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Mountain Climbing

There may be a new king of the hill amidst the Blue Ridge and Smoky Mountains. Hearst-Argyle NBC affiliate WYFF has long been the market leader, but Media General CBS outlet WSPA had a blockbuster February book, winning total-day, prime-

time, evening-news and late-news ratings. WYFF held the news crown for years, but WSPA wears it now.

“It's the first time we've ever won at 5:30, 6 and 11 in households,” enthuses VP/General Manager Phil Lane. “It's terrific.”

Greenville-Spartanburg, S.C.-Asheville, N.C., is a unique market, comprising three distinct submarkets with a Big Three station in each (the Fox affiliate operates out of Greenville). Station managers say favorable mountain weather and a relatively low cost of living attract scores of retirees and vacationers, drawing both groups from Atlanta, Washington, Philadelphia and New York.

But despite the recent emergence of local auto, telecom and political advertising, the market is still suffering from a loss of jobs in the textile industry; while it's the No. 36 Nielsen market in terms of size, it's No. 43 in revenue.

The market brought in an estimated $121.1 million in 2006, according to BIA Financial. WYFF led the pack in 2005 (the last year for which such numbers are available) with $31.75 million, ahead of WSPA ($27.3 million), Sinclair's ABC affiliate WLOS ($24.275 million) and Meredith's Fox affiliate WHNS ($19.75 million). Media General owns not only WSPA but CW outlet WYCW, as well as a second CBS affiliate, WNEG, in nearby northern Georgia. Charter Communications is the market's dominant cable player.

Station managers are encouraged by the way political spending is starting to shape up for the 2008 election. WYFF President/General Manager Michael J. Hayes says he has already seen ads from presidential hopeful Mitt Romney come in, and the campaigning is looking like nothing he has seen before. “My word, the candidates are here every week,” he says. “It's earlier than it's ever been, and it's looking like one of the busiest non-election years we've had.”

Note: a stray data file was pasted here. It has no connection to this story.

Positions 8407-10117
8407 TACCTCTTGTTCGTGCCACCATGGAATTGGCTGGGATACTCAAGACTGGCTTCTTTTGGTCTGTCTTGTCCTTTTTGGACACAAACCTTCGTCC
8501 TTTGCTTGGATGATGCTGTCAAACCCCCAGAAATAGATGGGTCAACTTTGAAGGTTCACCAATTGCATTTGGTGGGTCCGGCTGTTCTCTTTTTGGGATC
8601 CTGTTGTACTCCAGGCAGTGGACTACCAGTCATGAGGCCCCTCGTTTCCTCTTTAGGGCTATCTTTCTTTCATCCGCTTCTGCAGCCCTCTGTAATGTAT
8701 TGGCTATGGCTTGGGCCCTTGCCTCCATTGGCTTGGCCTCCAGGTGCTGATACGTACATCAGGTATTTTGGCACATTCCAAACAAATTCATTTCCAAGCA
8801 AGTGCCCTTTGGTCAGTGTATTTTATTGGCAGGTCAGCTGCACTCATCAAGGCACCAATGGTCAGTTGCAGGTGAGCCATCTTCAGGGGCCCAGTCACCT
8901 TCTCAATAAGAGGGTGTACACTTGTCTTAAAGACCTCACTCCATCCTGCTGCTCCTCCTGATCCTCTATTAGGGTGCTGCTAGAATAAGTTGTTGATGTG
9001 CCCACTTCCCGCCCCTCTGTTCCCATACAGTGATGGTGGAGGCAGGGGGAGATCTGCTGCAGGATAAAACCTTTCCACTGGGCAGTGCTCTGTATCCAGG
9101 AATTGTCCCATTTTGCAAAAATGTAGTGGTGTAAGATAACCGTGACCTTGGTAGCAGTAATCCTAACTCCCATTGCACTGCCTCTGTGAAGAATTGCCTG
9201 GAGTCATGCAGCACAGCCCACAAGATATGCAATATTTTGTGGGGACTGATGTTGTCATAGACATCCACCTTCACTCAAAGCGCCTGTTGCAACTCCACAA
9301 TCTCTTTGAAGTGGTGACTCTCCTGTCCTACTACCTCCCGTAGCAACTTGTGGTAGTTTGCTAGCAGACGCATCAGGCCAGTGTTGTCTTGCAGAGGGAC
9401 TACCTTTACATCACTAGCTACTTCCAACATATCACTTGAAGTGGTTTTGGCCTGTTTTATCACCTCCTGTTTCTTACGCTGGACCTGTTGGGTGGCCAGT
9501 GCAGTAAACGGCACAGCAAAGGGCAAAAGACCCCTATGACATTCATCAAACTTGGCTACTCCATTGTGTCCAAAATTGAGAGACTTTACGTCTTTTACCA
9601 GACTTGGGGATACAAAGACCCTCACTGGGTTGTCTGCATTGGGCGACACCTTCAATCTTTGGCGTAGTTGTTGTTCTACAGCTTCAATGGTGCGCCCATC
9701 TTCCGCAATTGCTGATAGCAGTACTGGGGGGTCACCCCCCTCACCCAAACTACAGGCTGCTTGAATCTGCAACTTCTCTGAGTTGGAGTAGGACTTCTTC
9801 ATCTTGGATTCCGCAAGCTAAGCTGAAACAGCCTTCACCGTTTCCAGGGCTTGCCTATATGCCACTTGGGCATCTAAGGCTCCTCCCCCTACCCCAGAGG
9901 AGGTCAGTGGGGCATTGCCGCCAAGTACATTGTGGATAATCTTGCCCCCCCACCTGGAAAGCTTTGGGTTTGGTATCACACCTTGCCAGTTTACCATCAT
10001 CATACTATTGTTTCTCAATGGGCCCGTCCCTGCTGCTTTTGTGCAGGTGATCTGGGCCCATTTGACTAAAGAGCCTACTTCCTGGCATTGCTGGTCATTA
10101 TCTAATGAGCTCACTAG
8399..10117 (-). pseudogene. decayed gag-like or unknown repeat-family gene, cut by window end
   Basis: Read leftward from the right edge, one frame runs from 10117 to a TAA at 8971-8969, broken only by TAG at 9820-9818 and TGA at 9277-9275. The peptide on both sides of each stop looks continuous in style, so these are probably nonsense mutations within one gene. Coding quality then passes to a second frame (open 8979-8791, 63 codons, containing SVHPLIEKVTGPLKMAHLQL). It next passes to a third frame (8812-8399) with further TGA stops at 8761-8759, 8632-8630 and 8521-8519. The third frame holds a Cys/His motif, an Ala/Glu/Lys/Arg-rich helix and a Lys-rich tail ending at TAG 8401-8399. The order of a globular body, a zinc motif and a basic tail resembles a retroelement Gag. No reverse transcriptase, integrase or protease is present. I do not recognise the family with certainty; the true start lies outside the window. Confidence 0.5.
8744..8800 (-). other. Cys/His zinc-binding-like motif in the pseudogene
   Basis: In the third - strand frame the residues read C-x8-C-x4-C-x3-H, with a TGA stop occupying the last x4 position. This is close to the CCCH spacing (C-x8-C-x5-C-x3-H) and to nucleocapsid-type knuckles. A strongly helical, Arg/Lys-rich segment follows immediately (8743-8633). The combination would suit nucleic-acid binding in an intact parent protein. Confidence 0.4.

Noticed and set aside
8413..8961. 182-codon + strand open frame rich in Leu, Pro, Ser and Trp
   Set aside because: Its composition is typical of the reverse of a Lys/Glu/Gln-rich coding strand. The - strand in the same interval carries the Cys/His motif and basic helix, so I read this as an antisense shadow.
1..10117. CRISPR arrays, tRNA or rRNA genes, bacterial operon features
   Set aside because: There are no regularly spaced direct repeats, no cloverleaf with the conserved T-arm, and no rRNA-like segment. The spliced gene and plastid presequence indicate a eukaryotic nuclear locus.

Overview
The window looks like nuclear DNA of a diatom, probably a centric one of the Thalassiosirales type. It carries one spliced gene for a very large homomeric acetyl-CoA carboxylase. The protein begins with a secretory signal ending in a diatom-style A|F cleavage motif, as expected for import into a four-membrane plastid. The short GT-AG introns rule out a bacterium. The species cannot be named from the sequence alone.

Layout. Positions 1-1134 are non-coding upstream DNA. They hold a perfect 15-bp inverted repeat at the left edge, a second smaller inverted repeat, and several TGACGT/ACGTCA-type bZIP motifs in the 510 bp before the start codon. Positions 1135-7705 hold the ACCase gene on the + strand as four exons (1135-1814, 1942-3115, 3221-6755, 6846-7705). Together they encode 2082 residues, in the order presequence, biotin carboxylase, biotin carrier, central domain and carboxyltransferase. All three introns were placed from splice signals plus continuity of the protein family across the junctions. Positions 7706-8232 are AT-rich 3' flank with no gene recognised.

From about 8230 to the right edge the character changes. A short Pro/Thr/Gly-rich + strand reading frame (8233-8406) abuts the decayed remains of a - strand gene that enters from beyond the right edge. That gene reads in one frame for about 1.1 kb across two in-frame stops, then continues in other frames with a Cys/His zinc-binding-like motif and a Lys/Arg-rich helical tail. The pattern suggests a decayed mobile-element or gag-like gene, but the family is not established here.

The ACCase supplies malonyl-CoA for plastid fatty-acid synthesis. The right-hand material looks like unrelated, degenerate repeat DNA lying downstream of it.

Stations are looking to push both candidates and viewers to their Websites, several of which were overhauled recently. WHNS added a Flash player to its home page, which is connecting with viewers, according to VP/General Manager Guy Hempel: “We're watching the page views grow.”

Like many Fox affiliates, WHNS—February's runner-up in primetime—is seeing big gains in its 10 p.m. newscasts. Those are up 23% from a year ago, Hempel says, and the station is also finding success in morning news. “We launched four hours of morning news last April,” he says, “and we're very pleased with how it's hit the market.”

WLOS, meanwhile, believes it stands apart with its wealth of experience on the anchor desk: Area native Bob Caldwell has been with the station for 41 years; Darcel Grimes, for 26 years. The station produces MyNetworkTV affiliate WMYA's news as well, which provides the market's only local news at 6:30, when the traditional networks shift to national news.

With more two-income households and people working later, says General Manager Jack Connors, there's a hunger for local stories in that slot: “People are so busy, whether it's work or picking up the kids at basketball. This gives them the local news when they want it.”

Though reluctant to talk about WSPA's emergence, Lane says Greenville-Spartanburg-Asheville stands on good footing: “Unemployment is low, the market is healthy, and there's good growth down the road.”